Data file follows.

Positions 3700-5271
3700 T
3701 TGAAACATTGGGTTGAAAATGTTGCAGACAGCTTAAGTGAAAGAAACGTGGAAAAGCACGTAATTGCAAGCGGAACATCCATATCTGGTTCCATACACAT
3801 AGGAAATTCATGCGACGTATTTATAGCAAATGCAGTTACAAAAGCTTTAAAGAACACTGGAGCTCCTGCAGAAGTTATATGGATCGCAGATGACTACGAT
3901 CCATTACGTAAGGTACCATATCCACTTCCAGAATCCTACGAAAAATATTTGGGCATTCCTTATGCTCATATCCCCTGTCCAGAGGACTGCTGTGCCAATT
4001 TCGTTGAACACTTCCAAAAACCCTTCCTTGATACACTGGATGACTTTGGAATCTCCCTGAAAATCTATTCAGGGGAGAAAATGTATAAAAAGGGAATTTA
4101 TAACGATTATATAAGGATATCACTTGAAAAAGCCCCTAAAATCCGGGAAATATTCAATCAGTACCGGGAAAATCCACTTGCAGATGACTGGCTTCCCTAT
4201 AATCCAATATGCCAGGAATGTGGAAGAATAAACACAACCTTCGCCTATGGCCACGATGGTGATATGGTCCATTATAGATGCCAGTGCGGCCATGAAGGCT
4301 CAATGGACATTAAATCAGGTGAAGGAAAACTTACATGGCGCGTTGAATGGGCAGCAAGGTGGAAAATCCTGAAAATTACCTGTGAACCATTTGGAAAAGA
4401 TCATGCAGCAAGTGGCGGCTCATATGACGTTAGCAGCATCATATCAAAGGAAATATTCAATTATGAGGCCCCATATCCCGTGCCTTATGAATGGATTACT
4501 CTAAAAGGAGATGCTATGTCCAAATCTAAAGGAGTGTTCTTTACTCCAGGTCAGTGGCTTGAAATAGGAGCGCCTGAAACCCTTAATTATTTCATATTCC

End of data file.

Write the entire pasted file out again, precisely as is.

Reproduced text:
Positions 3700-5271
3700 T
3701 TGAAACATTGGGTTGAAAATGTTGCAGACAGCTTAAGTGAAAGAAACGTGGAAAAGCACGTAATTGCAAGCGGAACATCCATATCTGGTTCCATACACAT
3801 AGGAAATTCATGCGACGTATTTATAGCAAATGCAGTTACAAAAGCTTTAAAGAACACTGGAGCTCCTGCAGAAGTTATATGGATCGCAGATGACTACGAT
3901 CCATTACGTAAGGTACCATATCCACTTCCAGAATCCTACGAAAAATATTTGGGCATTCCTTATGCTCATATCCCCTGTCCAGAGGACTGCTGTGCCAATT
4001 TCGTTGAACACTTCCAAAAACCCTTCCTTGATACACTGGATGACTTTGGAATCTCCCTGAAAATCTATTCAGGGGAGAAAATGTATAAAAAGGGAATTTA
4101 TAACGATTATATAAGGATATCACTTGAAAAAGCCCCTAAAATCCGGGAAATATTCAATCAGTACCGGGAAAATCCACTTGCAGATGACTGGCTTCCCTAT
4201 AATCCAATATGCCAGGAATGTGGAAGAATAAACACAACCTTCGCCTATGGCCACGATGGTGATATGGTCCATTATAGATGCCAGTGCGGCCATGAAGGCT
4301 CAATGGACATTAAATCAGGTGAAGGAAAACTTACATGGCGCGTTGAATGGGCAGCAAGGTGGAAAATCCTGAAAATTACCTGTGAACCATTTGGAAAAGA
4401 TCATGCAGCAAGTGGCGGCTCATATGACGTTAGCAGCATCATATCAAAGGAAATATTCAATTATGAGGCCCCATATCCCGTGCCTTATGAATGGATTACT
4501 CTAAAAGGAGATGCTATGTCCAAATCTAAAGGAGTGTTCTTTACTCCAGGTCAGTGGCTTGAAATAGGAGCGCCTGAAACCCTTAATTATTTCATATTCC